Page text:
Adopting Smart Instrumentation Diagnostic Operator Alert Standard

by | Mar 12, 2013 | Control & Safety Systems


The Fieldbus Foundation has been collaborating with the international process industry end-user association, NAMUR, to adopt the NAMUR NE-107 standard as part of the Fieldbus Foundation’s Diagnostics Profile Specification (FF-912). The purpose of this NE-107 standard is to make use of diagnosis from intelligent field devices to support operators to take appropriate actions as required.

The Fall 2012 Fieldbus Report provided a nice recap of this effort:

Fall Fieldbus ReportBased on the NAMUR NE107 recommendations, the Fieldbus Foundation developed a profiles specification enhancing the organization and integration of device diagnostics within Foundation fieldbus systems. The diagnostic profile includes a standard and open interface for reporting all device alarm conditions, and provides a means of categorizing alert conditions by severity. The technology facilitates routing of alerts to appropriate consoles based on user-selectable severity categories. In addition, it provides recommended corrective actions and detailed help, as well as an indication of the overall health of the device.

The Foundation fieldbus Diagnostics Profile Specification (FF-912) allows any Electronic Device Description (EDD)-based system to access and configure the diagnostics in fieldbus devices. The field diagnostics profile made no changes to the existing Foundation fieldbus stack specifications. However, it did introduce a new field diagnostic alert type. System updates will provide more extensive integration capabilities (such as Wizards for configuration) that will enhance diagnostics performance.

In a blog post, Putting NAMUR NE 107 to Work for You, the Fieldbus Foundation’s Larry O’Brien noted:

The Fieldbus Foundation made NAMUR NE107 part of our specification, and all the devices that get tested and registered under our new Interoperability Test Kit version 6 must conform to the NE 107 spec. The same goes for all our new host DCS systems tested under our new host profile registration process.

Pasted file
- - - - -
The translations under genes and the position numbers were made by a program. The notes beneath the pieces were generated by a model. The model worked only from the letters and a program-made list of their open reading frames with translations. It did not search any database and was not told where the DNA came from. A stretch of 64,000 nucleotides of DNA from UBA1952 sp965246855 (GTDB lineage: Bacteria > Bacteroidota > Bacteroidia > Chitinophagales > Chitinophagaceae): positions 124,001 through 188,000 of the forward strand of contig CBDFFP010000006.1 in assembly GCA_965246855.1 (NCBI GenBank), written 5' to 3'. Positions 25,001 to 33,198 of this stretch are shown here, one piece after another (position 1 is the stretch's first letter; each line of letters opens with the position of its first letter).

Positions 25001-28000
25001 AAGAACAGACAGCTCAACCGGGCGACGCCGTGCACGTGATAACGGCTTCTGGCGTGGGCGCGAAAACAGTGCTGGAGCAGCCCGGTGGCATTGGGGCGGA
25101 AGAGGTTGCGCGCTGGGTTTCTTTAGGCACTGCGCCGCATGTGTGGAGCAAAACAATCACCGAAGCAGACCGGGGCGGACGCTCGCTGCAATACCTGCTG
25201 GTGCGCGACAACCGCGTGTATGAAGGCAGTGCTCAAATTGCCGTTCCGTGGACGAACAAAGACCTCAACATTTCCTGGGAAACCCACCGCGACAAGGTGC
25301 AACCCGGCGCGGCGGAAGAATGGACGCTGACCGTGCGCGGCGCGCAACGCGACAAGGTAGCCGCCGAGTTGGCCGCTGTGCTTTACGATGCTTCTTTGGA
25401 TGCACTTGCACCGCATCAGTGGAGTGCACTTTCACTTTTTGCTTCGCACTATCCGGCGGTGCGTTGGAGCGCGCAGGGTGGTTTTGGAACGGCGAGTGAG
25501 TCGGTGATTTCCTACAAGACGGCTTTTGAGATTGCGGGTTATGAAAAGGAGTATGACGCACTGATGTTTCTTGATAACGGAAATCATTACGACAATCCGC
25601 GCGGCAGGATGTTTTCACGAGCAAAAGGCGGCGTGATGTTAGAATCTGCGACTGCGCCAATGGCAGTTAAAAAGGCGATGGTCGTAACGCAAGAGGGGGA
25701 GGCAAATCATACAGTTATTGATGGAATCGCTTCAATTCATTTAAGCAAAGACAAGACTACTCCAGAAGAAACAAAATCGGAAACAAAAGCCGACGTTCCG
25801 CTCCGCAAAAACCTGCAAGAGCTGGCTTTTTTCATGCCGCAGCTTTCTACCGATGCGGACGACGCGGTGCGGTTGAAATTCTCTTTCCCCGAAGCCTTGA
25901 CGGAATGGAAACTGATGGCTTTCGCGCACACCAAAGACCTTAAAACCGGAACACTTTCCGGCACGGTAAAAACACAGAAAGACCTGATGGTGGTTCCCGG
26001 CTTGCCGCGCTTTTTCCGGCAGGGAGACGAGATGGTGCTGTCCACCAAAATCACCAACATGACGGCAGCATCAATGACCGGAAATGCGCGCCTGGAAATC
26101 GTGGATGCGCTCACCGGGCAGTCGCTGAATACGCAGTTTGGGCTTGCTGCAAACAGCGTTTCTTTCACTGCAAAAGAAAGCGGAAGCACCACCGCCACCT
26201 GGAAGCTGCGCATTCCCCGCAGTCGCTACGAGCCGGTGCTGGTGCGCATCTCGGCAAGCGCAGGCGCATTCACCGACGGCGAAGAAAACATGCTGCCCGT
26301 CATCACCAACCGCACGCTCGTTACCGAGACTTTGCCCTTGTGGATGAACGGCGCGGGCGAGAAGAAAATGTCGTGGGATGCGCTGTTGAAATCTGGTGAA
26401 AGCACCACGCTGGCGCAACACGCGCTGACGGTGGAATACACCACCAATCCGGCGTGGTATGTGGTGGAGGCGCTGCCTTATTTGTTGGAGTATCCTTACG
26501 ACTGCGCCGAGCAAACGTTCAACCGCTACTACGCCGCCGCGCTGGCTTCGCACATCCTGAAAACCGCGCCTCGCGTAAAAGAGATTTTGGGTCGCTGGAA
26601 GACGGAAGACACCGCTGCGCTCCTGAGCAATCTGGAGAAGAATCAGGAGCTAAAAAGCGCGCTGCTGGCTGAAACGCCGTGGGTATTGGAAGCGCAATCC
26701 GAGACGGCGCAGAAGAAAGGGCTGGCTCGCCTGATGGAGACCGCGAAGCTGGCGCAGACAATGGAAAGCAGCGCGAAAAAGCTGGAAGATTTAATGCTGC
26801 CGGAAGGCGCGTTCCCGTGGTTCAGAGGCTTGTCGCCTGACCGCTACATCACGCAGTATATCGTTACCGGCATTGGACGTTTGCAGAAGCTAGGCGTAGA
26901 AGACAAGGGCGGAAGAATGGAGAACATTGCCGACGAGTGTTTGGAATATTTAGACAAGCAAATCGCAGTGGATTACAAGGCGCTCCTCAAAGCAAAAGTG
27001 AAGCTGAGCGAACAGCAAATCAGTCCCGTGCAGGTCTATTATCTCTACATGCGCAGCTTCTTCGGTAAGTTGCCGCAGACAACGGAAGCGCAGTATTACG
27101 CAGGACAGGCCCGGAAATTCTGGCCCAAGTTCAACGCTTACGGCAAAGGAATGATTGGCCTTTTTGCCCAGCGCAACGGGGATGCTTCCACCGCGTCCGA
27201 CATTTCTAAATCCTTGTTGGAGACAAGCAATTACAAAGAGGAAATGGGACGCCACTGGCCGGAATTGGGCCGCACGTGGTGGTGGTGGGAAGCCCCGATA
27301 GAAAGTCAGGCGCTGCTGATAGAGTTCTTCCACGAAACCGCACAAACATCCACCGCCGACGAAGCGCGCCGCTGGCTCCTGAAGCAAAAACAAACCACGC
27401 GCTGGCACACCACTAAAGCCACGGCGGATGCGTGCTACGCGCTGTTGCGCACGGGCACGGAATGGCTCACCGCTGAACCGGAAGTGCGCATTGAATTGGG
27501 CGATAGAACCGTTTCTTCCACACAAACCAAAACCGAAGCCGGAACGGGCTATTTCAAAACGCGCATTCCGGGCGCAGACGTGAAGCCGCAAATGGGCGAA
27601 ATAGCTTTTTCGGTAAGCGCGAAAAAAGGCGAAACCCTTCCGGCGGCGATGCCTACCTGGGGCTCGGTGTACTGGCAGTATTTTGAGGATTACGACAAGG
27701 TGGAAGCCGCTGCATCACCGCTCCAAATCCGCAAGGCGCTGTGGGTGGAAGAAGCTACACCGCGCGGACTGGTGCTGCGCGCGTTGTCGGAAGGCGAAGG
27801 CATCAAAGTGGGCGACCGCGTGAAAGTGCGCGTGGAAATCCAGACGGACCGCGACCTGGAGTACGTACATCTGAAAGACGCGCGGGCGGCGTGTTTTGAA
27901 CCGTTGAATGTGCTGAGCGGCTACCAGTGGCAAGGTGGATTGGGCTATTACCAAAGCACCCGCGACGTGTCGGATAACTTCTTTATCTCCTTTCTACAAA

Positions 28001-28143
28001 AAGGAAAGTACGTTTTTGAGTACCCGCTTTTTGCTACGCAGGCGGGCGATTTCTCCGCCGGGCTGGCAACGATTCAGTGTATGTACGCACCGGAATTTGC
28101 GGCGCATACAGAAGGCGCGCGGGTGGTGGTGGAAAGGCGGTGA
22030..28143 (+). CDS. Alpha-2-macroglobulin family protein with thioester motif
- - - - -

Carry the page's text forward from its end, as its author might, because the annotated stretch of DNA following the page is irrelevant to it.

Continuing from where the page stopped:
Configuring FF921 Alarms in a DeltaV systemI wanted to highlight a recent whitepaper by Emerson’s DeltaV team, Configuring FF912 Alarms in a DeltaV System, on how this standard has been incorporated into the DeltaV control system. For those familiar with the DeltaV system’s PlantWeb Alerts, these NE-107/FF-912 device alerts are mapped into the PlantWeb Alerts.

Support for the FF-912 alerts for both Emerson and non-Emerson smart instrumentation in introduced in the DeltaV v12 release. Alert classifications include failure, out of specification, maintenance required, and check function (temporarily non-valid due to some form of maintenance activity.) The system by default will use the NE-107 alarms when a device supporting FF-912 is created in the DeltaV system. Emerson devices supporting PlantWeb alerts can continue to use them as they exist today. Here’s how the alarm categories map between the two approaches:

NE -107 Device Alarm Category

DeltaV PlantWeb Alarm Category







Check Function

Check Function (new in DeltaV v12)


See the whitepaper for specific configuration settings. The whitepaper closes:

Out of the box, the DeltaV system provides a comprehensive device alert reporting system including support for FF912.

Fieldbus devices internally generate alert based on device conditions and report them to the DeltaV system for annunciation and logging. DeltaV v12 and later support devices using FF-912. The DeltaV system maps the FF-912 alerts into PlantWeb alerts and incorporate FF-912 alerts into the overall alarm management system with the ability to fine-tune annunciation based on assignment of alarm priority, plant area, and workstation alarm banner threshold. Device plant area assignment automatically follows the control module where they are assigned.

DeltaV v12 provides functionality that satisfies the intent of NAMUR’s NE-107 recommendation. Device alerts should be introduced methodically to a DeltaV system, to avoid inappropriate notifications to operators who either have no action to take when alerted or have not been trained to respond. When properly deployed, device alerts can significantly improve system availability and reduce unscheduled outages.

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The opinions expressed here are the personal opinions of the authors. Content published here is not read or approved by Emerson before it is posted and does not necessarily represent the views and opinions of Emerson.

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